martedì 18 marzo 2014


As a teenager, she fled Nazi Germany for Brazil. In 2011, as she turns 90, this grande dame of art is being celebrated for her striking urban landscapes and haunting geometries. Strong-willed and unconventional, German-born painter Alice Brill is – in every sense of the phrase – a São Paulo original: a teenage refugee-turned-founding artist of the city’s Museum of Modern Art (MAM); a noted photographer of the city’s hustle and bustle, who lay down the camera for paint; and a happily-married mother of four who obsessively chronicled the lonely isolation of the urban experience.
Brill was born to a family of Jewish German intellectuals in Cologne in 1920. Her father was an accomplished painter who achieved local renown for his portraits of the literati, including Albert Einstein. When Hitler assumed power in 1933, the family moved to Spain, then Italy and finally to Brazil as Brill’s mother (separated from her husband) scrambled for work.
Though Brill’s early years in São Paulo were precarious, the teenager lucked out in her first job at a bookstore-cum-bohemian hangout, where she was introduced to the local Santa Helena artistic group, who held lively salons and weekend outings to promote open-air painting.
Half a century later, Brill would write of that time: ‘Art was everything to me: refuge and hope, the dream of a precociously-lost freedom in front of the adversity of destiny.It was there that I found a sense of life capable of sustaining me despite the insecurity of a world that appeared to be collapsing.’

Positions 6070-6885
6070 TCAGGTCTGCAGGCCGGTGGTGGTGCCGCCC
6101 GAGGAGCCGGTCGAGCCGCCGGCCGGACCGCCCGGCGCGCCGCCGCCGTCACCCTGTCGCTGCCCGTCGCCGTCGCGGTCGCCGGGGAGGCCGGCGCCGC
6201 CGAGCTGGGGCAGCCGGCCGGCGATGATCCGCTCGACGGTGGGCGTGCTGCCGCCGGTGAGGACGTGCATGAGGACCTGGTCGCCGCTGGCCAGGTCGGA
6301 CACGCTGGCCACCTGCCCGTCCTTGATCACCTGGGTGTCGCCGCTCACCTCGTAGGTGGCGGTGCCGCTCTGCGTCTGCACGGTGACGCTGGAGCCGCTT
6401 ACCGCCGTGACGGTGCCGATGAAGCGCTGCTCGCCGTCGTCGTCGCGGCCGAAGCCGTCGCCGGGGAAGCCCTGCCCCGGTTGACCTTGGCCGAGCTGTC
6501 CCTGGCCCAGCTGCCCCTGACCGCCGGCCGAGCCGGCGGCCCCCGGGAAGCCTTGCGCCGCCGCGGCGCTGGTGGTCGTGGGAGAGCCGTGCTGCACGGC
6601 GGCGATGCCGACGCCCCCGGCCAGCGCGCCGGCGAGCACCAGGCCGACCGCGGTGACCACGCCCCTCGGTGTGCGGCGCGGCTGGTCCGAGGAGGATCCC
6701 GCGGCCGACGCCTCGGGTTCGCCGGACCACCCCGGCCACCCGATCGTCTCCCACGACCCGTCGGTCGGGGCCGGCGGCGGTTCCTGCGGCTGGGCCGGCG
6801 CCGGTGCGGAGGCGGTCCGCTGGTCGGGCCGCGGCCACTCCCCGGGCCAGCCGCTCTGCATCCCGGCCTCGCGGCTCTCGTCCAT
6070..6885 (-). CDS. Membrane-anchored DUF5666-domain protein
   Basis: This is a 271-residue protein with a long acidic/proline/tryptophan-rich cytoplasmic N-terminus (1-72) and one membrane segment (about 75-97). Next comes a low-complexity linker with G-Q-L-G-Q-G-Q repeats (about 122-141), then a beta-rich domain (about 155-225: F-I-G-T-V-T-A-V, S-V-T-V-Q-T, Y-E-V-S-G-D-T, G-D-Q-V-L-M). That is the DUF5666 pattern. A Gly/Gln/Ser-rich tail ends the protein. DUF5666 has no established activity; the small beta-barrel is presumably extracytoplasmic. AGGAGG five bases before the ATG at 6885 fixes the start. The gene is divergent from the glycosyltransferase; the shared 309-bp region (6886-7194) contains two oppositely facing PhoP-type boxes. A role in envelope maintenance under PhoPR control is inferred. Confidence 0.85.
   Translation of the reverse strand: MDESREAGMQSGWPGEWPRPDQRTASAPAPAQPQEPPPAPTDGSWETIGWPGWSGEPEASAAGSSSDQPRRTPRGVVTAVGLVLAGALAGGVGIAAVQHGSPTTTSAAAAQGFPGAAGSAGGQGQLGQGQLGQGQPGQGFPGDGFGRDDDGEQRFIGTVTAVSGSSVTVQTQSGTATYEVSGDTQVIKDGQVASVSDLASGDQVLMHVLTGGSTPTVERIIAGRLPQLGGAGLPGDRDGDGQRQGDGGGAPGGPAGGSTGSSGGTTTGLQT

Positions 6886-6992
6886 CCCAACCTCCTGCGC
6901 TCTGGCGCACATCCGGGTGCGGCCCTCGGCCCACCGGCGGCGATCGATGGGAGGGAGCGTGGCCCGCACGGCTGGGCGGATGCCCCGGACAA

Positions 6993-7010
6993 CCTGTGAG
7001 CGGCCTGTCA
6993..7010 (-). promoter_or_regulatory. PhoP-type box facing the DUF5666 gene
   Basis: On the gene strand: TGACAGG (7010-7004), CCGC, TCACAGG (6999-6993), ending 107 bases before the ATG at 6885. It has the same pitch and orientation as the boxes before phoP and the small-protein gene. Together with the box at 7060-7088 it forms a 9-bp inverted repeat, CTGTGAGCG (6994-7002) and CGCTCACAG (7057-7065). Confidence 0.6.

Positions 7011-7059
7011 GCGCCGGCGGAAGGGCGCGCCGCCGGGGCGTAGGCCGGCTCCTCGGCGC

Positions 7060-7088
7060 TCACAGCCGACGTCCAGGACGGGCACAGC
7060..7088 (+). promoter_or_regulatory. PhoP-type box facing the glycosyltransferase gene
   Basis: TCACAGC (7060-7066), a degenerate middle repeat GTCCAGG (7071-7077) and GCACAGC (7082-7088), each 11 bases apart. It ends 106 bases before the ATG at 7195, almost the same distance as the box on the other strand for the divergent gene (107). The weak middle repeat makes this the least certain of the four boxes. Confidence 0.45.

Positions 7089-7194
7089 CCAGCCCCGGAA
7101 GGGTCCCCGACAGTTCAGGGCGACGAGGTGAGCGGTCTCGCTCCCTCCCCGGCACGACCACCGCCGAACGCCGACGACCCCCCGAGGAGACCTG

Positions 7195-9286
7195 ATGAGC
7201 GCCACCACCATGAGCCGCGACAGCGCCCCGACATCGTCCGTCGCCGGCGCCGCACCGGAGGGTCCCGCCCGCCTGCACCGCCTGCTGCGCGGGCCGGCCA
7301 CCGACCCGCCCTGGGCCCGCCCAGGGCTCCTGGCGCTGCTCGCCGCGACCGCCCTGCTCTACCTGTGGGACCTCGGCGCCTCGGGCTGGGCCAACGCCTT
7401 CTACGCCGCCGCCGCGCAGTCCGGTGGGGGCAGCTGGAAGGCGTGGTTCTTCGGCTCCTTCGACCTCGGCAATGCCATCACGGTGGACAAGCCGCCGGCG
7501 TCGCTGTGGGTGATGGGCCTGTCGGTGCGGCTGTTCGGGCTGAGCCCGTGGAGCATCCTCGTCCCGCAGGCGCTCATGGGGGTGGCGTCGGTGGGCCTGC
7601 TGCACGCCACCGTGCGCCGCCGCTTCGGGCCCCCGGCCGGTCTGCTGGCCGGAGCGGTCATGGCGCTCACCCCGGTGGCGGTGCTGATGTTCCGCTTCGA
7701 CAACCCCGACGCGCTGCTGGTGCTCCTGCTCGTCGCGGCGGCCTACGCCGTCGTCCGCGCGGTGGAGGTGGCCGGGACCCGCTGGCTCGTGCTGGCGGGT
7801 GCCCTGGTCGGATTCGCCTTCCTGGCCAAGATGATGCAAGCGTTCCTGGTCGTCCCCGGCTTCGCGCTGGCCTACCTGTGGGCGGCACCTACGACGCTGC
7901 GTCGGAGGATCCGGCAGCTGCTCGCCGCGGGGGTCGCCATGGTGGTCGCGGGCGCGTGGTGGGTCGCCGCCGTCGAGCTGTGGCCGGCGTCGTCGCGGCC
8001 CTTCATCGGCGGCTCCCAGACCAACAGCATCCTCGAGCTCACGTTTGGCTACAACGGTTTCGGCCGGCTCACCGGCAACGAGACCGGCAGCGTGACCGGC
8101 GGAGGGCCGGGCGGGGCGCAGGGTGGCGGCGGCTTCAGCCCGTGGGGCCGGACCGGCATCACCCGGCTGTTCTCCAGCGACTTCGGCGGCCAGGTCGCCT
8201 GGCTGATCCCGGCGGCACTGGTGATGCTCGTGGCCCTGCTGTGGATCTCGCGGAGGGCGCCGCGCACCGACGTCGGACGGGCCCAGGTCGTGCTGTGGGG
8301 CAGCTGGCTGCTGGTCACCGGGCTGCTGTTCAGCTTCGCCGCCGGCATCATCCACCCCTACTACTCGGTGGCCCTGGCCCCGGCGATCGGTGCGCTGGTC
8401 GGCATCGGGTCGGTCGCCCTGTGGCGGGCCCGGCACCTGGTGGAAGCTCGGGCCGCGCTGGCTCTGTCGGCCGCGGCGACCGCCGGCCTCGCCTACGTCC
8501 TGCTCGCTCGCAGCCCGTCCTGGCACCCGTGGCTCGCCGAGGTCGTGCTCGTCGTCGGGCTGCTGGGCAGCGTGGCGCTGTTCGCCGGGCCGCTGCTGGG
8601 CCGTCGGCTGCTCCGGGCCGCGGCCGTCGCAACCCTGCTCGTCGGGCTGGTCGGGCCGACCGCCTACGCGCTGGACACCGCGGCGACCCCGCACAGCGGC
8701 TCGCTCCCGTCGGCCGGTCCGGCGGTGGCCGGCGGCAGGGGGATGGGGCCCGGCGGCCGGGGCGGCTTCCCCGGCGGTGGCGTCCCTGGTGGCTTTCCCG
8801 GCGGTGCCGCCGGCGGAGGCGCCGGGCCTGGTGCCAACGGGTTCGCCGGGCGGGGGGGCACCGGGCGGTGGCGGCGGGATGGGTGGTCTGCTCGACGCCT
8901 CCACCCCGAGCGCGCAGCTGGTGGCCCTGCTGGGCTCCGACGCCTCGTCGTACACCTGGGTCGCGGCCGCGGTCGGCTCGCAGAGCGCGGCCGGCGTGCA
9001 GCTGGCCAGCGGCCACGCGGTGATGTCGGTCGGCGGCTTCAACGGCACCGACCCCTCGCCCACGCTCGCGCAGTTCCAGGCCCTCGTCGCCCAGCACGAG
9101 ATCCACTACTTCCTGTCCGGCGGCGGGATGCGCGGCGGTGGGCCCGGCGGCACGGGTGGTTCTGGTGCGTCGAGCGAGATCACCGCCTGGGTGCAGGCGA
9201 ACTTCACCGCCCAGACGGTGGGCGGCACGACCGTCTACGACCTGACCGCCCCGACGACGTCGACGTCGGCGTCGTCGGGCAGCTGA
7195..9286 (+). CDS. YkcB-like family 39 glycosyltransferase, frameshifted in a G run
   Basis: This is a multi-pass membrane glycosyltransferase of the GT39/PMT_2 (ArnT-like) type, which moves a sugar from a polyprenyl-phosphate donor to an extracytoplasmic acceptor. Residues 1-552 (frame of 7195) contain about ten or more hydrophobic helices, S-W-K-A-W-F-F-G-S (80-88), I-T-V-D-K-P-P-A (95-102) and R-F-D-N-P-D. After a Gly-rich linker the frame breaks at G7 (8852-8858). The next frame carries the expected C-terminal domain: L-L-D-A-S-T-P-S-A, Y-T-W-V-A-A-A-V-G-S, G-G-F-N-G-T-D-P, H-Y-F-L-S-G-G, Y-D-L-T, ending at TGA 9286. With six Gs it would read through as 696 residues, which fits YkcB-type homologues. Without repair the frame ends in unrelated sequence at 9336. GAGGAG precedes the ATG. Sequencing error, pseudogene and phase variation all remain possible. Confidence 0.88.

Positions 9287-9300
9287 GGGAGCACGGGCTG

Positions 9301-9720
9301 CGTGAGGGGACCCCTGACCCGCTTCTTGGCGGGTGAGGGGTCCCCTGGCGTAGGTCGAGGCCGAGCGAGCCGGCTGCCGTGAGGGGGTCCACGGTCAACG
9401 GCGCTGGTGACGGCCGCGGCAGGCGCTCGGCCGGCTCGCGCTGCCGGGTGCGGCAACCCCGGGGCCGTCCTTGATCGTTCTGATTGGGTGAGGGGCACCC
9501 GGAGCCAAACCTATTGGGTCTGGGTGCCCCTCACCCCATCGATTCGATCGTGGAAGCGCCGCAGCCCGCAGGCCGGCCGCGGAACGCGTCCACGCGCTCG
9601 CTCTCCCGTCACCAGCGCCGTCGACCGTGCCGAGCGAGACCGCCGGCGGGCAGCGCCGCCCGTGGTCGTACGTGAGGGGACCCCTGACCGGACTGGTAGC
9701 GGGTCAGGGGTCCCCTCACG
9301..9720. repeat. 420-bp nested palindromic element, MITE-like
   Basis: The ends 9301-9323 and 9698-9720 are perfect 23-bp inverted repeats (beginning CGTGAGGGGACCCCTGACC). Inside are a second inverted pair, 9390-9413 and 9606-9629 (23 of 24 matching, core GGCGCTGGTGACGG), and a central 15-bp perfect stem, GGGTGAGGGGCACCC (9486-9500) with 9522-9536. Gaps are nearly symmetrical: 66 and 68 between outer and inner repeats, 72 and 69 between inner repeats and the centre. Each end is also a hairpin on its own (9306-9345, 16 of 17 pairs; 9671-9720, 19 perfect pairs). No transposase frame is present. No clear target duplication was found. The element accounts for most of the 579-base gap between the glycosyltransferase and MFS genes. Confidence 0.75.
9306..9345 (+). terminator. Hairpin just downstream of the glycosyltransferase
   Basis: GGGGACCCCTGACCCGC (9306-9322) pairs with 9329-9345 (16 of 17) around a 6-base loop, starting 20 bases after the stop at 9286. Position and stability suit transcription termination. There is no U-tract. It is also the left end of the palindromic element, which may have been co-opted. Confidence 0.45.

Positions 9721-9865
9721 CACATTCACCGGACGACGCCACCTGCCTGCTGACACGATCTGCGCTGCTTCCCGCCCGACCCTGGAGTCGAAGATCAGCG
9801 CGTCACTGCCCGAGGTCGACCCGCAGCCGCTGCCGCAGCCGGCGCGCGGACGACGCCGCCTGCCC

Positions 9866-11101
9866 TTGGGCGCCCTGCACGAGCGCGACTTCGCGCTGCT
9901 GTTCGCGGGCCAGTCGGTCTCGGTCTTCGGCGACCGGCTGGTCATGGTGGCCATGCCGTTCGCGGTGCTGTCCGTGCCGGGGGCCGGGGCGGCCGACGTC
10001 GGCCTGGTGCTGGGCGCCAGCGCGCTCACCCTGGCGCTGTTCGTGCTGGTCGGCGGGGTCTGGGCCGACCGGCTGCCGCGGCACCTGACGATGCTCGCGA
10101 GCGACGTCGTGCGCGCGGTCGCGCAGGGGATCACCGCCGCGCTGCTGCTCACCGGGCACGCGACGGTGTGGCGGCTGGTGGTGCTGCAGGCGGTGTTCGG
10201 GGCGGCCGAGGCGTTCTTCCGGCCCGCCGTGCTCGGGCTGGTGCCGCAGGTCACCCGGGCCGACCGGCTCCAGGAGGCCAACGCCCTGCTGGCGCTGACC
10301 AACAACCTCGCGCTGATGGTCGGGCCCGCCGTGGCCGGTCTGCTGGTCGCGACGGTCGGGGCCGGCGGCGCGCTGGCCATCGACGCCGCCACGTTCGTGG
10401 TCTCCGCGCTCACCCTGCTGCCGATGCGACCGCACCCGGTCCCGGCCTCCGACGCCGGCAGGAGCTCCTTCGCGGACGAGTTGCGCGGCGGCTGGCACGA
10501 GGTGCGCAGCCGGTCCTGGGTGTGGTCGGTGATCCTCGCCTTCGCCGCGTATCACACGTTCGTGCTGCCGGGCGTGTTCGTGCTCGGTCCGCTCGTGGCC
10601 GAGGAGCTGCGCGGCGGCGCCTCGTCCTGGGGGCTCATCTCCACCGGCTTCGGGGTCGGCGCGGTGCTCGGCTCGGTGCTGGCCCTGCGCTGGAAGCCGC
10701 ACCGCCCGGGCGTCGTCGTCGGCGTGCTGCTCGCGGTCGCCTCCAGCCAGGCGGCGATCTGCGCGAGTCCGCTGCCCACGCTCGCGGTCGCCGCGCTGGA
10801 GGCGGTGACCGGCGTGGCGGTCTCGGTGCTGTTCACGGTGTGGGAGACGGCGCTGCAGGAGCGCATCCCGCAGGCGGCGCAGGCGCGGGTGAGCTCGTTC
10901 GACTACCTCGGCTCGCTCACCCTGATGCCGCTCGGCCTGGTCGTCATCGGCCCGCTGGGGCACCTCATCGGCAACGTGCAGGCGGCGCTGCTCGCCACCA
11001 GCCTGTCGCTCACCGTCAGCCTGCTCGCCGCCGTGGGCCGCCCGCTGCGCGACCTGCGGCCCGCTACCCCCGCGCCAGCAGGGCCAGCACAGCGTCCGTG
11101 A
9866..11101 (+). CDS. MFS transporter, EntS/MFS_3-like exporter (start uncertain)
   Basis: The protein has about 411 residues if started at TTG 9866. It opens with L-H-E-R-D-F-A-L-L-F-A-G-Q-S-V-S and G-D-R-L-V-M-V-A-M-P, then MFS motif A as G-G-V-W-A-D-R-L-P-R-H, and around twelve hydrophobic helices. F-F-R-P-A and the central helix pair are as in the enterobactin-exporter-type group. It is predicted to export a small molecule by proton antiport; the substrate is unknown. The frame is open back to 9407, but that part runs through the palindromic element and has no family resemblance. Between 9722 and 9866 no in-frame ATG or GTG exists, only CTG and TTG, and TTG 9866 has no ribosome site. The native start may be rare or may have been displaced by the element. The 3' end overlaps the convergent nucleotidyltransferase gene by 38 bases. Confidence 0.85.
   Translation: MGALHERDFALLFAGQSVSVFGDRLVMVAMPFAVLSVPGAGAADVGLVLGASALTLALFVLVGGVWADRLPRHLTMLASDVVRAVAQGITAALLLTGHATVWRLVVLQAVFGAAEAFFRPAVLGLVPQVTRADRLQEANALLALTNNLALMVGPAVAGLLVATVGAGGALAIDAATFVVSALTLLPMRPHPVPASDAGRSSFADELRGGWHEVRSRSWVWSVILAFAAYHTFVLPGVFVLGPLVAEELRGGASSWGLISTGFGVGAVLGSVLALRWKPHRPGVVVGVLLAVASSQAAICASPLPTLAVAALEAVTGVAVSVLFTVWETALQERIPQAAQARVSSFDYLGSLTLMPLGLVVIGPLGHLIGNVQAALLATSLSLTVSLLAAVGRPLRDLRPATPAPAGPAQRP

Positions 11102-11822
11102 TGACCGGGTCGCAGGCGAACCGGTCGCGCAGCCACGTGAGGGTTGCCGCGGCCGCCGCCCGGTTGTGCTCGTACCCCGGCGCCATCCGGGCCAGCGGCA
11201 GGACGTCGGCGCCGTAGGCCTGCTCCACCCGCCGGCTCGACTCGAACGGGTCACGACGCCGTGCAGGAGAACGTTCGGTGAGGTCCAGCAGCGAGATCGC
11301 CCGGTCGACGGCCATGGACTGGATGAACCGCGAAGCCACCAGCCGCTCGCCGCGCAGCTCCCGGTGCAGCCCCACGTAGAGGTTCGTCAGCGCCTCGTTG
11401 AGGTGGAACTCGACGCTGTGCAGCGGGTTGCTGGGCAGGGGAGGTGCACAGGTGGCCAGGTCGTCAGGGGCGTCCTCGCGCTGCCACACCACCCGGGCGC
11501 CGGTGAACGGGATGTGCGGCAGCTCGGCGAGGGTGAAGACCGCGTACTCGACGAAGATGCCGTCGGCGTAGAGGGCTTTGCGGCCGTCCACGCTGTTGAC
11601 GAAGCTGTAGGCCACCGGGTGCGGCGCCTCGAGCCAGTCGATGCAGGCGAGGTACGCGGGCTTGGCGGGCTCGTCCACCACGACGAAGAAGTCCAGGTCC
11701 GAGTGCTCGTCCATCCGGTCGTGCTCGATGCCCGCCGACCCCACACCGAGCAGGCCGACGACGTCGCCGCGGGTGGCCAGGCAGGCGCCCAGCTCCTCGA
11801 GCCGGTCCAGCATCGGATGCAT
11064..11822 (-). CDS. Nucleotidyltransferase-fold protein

Earthy tones
Some of these themes – of refuge and imprisonment, isolation and hope – re-emerge in Brill’s lushly geometric paintings from her most productive period from the 1970s-1990s. Hues of deep orange, red, umber and mustard yellows light up vertical urban landscapes dominated by high rises and houses. A brilliant turquoise occasionally winks through; or an enormous red orb sails above the rooftops as lonely figures stand trapped behind windows below.
Many of the scenes Brill painted – of cluttered skylines and churches, branches and red-tiled houses – are visible today from the windows of her sixth-floor atelier in Vila Madalena. However, Brill’s sense of the sprawling, chaotic city was equally informed by her strong decade of work as a photographer: she documented a rapidly industrialising São Paulo in the early 1950s for MASP director Pietro Maria Bardi. ‘There is perhaps no other artist I can think of who succeeds in capturing the landscape, the facades and the isolation of São Paulo in the exact same way that Alice Brill does,’ says Vernaschi.
Defiant brush strokes
In Brill’s candid self-portrait (1942) – painted the same year her father died in the Jungfernhof concentration camp in Latvia (though Brill would not learn of his death till years afterwards) – a young woman in a white blazer with a weary air peers out of the canvas with apprehensive eyes but a determined, even stubborn, expression on her face. Her mouth is set; her chin is fixed; her look dares the world to stand in her way. 
And whether pioneering the use of batik-making as a modern art technique in Brazil, or steadfastly pursuing a doctorate that she finally obtained at the ripe old age of 73, Brill has lived up to the promise of her self-portrait. She was diagnosed with Alzheimer’s in 2000, but continued to paint and draw afterwards. Says her daughter Silvia Czapski wonderingly, ‘It was as if she forgot about darker colours, which she had always favoured.’ Elvira Vernaschi agrees: ‘Her painting turned violent with colours.’ timeout